Mermaid Tail Coat

How do you keep warm around the campfire and look stylish at the same time?  With a Mermaid Tail Coat of course!

Ancient Wire Mermaid Tail Coat (6) Ancient Wire Mermaid Tail Coat (7)

Embroidery Library had a project for turning a beach towel into a mermaid tail.  It even came with a pattern for the fin.

I decided that a polar fleece coat type garment would be better for this project.

I cut out 2 fin pieces and sewed them right sides together.
Ancient Wire Mermaid Tail Coat (1)

To make the fin stiffer, I used iron on thermal fleece on the inside.  It was ironed on and cut smaller than the outer fin so that it would turn properly.
Ancient Wire Mermaid Tail Coat (2)
The fin was turned right side out and pressed.
Ancient Wire Mermaid Tail Coat (3)

I cut a rectangle of fabric using the full width of the fleece and the measurement from feet to chest.  The fabric was folded into thirds and the bottom of the rectangle was sewn to the top of the fin. The bottom of the coat will wrap around the feet, not close completely.

Ancient Wire Mermaid Tail Coat (4)
The top portion of the coat was made basically following a T Tunic pattern, with gussets in the sleeves, but left open in the front with room added for an overlapping closure.

Ancient Wire Mermaid Tail Coat (5)

At the moment, the tail portion is pinned to the upper portion until my friend can come try it on :)  The tail can be lifted up and held to the side to make walking on land easier.

Ancient Wire Mermaid Tail Coat (6) Ancient Wire Mermaid Tail Coat (7)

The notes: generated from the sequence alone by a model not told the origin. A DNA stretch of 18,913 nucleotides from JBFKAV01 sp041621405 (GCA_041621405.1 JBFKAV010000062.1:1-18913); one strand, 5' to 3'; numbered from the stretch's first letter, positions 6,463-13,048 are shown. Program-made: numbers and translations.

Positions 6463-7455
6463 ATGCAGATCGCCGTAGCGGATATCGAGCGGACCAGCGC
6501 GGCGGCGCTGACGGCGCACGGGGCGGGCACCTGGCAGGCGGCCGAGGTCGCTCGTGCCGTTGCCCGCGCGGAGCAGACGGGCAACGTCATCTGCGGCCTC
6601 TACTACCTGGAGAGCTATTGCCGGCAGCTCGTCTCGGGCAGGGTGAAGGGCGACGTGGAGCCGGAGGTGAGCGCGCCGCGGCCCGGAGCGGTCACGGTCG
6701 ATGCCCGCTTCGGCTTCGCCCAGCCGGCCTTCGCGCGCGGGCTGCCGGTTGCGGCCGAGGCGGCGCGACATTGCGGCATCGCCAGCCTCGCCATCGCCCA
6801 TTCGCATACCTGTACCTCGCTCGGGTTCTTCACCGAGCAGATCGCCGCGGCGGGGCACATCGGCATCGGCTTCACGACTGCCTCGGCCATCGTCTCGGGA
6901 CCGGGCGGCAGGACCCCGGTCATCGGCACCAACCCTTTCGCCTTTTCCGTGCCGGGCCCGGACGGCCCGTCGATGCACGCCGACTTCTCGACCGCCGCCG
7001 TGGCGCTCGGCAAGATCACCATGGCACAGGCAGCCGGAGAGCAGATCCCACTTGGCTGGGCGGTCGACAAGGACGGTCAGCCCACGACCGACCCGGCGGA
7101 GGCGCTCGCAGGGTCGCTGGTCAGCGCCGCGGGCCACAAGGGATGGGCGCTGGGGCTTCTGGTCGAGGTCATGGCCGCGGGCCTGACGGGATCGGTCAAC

About The Author

Helene Jacobs

Helene Jacobs, author of the Ancient Wire jewelry making series, specializes in recreating ancient jewelry from many different cultures. She gives her readers detailed instructions for creating beautiful historic jewelry and shows them where they can learn more about the history of the pieces. As she finds new information on the artifacts in her books, Helene updates her websites, www.AncientWire.com & www.HeleneJacobs.com . Helene has been researching history for over 30 years and has received several awards from a worldwide historical organization. At the request of the Carnegie Museum of Natural History in Pittsburgh, Helene created a replica of a 2500 year old necklace from the Mysterious Bog People exhibit. Helene has always had a passion for creating, figuring things out and teaching. As soon as she discovered techniques to make beautiful jewelry simply, she began teaching classes. Her class handout evolved into her first book, Ancient Wire, an instructional book for creating chains and other items of jewelry with the method variously known as Viking wire weaving, Viking chain knitting or Viking knit. Ancient Wire II followed, demonstrating how to make timeless items that are still beautiful today, but were originally created over 1000 years ago. These books can be found on her web site www.AncientWire.com or at www.amazon.com/author/helenejacobs , and will be joined by other books in the Ancient Wire series. Helene's latest book is How to Make Your Own Kick Spindle Spinning Wheel For Spinning Fiber into Yarn. The designs presented in this book can be easily customized to fit your needs; several of the Kick Spindle Spinning Wheel designs are adapted from historical examples and artwork. There are even options for doing more than just spinning with your Kick Spindle Spinning Wheel, like using it to wind balls of yarn. After traveling extensively with her military family, Helene settled in Pennsylvania with her husband, son, father, and fluffy dog, where she likes to relax with her friends over a good cup of coffee, and update her blog www.AncientWireBlog.com with her various crafty endeavors. Though it takes just a few tools to make the jewelry described in her books, Helene has an embarrassingly large collection of pliers. Helene had to test designs for her book How to Make Your Own Kick Spindle Spinning Wheel, which resulted in an embarrassingly large collection of spinning wheels and fiber. :-)

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